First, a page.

Sheep and Other Silliness

Trip Start Dec 02, 2011
Trip End Dec 02, 2012

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Flag of Korea Rep.  , Seoul,
Saturday, January 19, 2013

Even though the temperature has been stuck below zero for most of this winter, I've managed to pack in quite a few weekend trips, mainly because one of my good friends is leaving Korea and she wants to make her last weekends count. Continuing the trend, today my friends and I took a trip up to Seoul for an eclectic day of Russian food, coffee, sheep, and trick photography.

We started around lunch time with food at Gostiny Dvor. A surprisingly small Russian restaurant close to the Dongdaemun History and Culture Park (동대문역사문화공원역) subway stop. Russian food was very bland after all the Korean food I've been eating, especially my order of cabbage and mash potato dumplings, but it was delicious nonetheless and a nice change of pace.

After lunch, we went to Hongdae (홍대) to spend the rest of our day. Our first stop was a sheep cafe. Like cat and dog cafes, the lamb cafe didn't serve lamb, rather it was home to a pair of adorable sheep who watched you drink coffee. Unlike the cat and dog cafes, the sheep were confined to a pen rather than wandering freely, but you could still go pet them. One of my friends even got to participate in one of the daily feedings.

The cafe's prices were reasonable for Seoul, and the owner was a really nice guy, even though he insisted it was too cold for us to sit outside with the sheep while we drank. He was just trying to look out for the crazy foreigners who didn't understand that 30F was too cold to be hanging around outside. He certainly had no idea that some of us had spent the last three weekends hanging around outside in far colder temperatures.

I should note that when researching the location of the cafe, I came across at least one misleading blog. Apparently, there's a cafe in Hongdae called the Authentic Lamb Cafe. Unfortunately, that cafe may not actually have sheep. I never found a blog post with pictures of sheep in that cafe. I only found people posting that the sheep weren't in when they stopped by, and they didn't speak Korean well enough to determine why that was. I think it's because the name is misleading and there are no sheep or lambs. Or maybe I'm wrong and there are two sheep cafes but on one has managed to show up at the Authentic Lamb Cafe at the same time as any sheep that I've seen.

The cafe where we saw the sheep was the Thanks Nature Cafe. I did see a blog post that the sheep aren't always there, but they were today. The cafe was in the basement floor of the strip mall-type building that runs along the main road from exit 9 of Hongdae station to the gate of Hongik University. It was at the very end, farthest from the station. We also noted that the Auntie Anne's that used to be there was now gone. I'll post a map.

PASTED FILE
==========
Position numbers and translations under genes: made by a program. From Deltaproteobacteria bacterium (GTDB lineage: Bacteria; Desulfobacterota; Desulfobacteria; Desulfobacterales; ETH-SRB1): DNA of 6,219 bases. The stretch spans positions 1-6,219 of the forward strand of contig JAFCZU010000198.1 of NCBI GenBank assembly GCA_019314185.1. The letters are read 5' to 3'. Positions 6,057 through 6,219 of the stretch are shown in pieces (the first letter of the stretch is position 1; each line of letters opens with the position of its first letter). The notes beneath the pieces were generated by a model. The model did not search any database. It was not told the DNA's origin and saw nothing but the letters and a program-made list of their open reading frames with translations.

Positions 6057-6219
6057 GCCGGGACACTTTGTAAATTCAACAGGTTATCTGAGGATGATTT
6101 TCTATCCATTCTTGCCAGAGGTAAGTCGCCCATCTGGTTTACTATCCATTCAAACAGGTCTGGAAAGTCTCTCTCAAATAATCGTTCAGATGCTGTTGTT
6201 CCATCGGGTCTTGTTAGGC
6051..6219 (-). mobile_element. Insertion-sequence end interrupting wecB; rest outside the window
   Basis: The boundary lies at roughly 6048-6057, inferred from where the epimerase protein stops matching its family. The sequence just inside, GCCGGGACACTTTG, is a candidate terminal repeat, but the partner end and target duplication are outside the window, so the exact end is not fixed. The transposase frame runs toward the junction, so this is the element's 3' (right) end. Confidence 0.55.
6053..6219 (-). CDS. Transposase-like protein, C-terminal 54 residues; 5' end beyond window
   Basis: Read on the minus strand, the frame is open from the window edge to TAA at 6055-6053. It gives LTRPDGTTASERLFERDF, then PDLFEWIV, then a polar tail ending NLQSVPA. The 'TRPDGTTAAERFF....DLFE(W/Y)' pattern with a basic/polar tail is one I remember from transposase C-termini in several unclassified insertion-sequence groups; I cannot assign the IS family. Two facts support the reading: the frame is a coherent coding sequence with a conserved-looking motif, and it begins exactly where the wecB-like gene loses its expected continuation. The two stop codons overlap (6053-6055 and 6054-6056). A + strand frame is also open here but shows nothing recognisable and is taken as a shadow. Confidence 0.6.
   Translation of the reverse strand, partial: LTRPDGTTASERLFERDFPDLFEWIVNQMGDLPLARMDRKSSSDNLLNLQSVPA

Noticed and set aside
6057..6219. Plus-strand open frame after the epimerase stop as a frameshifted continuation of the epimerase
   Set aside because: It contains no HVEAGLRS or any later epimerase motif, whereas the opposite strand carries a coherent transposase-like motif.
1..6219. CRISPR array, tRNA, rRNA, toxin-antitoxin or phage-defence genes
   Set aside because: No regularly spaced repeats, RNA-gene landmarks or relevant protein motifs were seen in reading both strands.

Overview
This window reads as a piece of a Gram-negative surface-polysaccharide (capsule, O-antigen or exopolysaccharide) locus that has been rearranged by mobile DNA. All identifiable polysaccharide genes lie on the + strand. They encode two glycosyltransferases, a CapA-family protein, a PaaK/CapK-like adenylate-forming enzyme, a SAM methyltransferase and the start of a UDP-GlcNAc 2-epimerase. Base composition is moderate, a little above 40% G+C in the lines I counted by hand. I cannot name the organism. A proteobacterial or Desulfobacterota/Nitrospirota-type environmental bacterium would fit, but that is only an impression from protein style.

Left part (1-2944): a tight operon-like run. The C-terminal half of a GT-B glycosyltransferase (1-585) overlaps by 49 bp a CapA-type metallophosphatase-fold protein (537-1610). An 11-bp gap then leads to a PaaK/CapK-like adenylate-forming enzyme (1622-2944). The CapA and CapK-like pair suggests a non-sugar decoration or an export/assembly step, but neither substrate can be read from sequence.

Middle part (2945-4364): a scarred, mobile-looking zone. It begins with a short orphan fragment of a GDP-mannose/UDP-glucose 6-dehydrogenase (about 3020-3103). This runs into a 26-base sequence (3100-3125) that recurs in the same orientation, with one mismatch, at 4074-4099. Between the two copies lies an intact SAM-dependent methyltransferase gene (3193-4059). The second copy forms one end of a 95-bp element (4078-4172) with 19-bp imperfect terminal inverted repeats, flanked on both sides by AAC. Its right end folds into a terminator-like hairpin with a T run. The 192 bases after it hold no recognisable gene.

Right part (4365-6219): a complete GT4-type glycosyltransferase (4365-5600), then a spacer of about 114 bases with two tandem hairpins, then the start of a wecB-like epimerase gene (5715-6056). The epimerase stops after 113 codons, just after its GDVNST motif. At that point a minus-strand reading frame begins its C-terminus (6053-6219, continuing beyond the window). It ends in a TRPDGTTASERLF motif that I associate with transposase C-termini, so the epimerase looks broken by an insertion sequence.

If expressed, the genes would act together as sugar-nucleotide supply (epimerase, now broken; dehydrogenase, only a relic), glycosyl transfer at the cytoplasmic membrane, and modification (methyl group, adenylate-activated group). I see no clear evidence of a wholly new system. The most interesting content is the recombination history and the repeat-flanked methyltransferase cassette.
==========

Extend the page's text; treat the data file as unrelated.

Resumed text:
After almost an hour and a half at the cafe, we said good-bye to the sheep and headed a few blocks over to the Santorini Seoul Trick Eye Museum (트릭아이미술관). The Trick Eye Museum was a gallery of trick art. In other words, walls painted with murals using the Trompe-l'œil technique to make them appear 3D dimensional when photographed. It wasn't really an optical illusion museum in that visitors were required to take pictures of themselves posing with the artwork in order to create the illusion.

When we arrived, the gallery appeared rather crowded, and I was afraid it would be too difficult to take pictures. I was wrong. Visitors did a decent job of staying out of each others' ways, and even though we usually had to wait for a minute to take our next picture, the minute could be used to plan how to pose, so it didn't seem like waiting.

The one time the crowds were a problem was when I decided I needed to go to the bathroom about 3/4ths of the way through the gallery. I tried to go out the exit, but was blocked by a mirror maze. I didn't want to get trapped in a maze with a full bladder, so I turned around. It took me a long time to get back to the start, though, because I couldn't walk in a straight line due to the need to weave around groups of photographers and their models.

In addition to the trick eye paintings, there were a few other "galleries" and activities. Although the gallery lists a "Cats Museum", all we found of that was a single painting and a handful of primitive wooden cat sculptures. There was also a small, somewhat random section about Greek Mythology where you could learn about your horoscope or play dress-up. There was also a museum cafe selling drinks and small white statues of the museum's mascots (Triny and Eyny, or something like that), which you could color with markers as you saw fit.

Overall, we had a great time at the gallery, but there were a few points where I started to get bored of more of the same. "Hey look! It's a funny picture to pose in front of. I've only done that 30 times today..." But that feeling always passed pretty quickly because I was there with a bunch of goofy friends who really liked to take pictures. I think if you go into the gallery as a skeptic, you won't be won over. On the other hand, if you can take photos of basically the same thing while acting silly for an hour or more without getting bored, this it is the place for you. The main reason I wouldn't recommend it unless you think it sounds awesome is that it was very expensive for Korea at 13,000 won.

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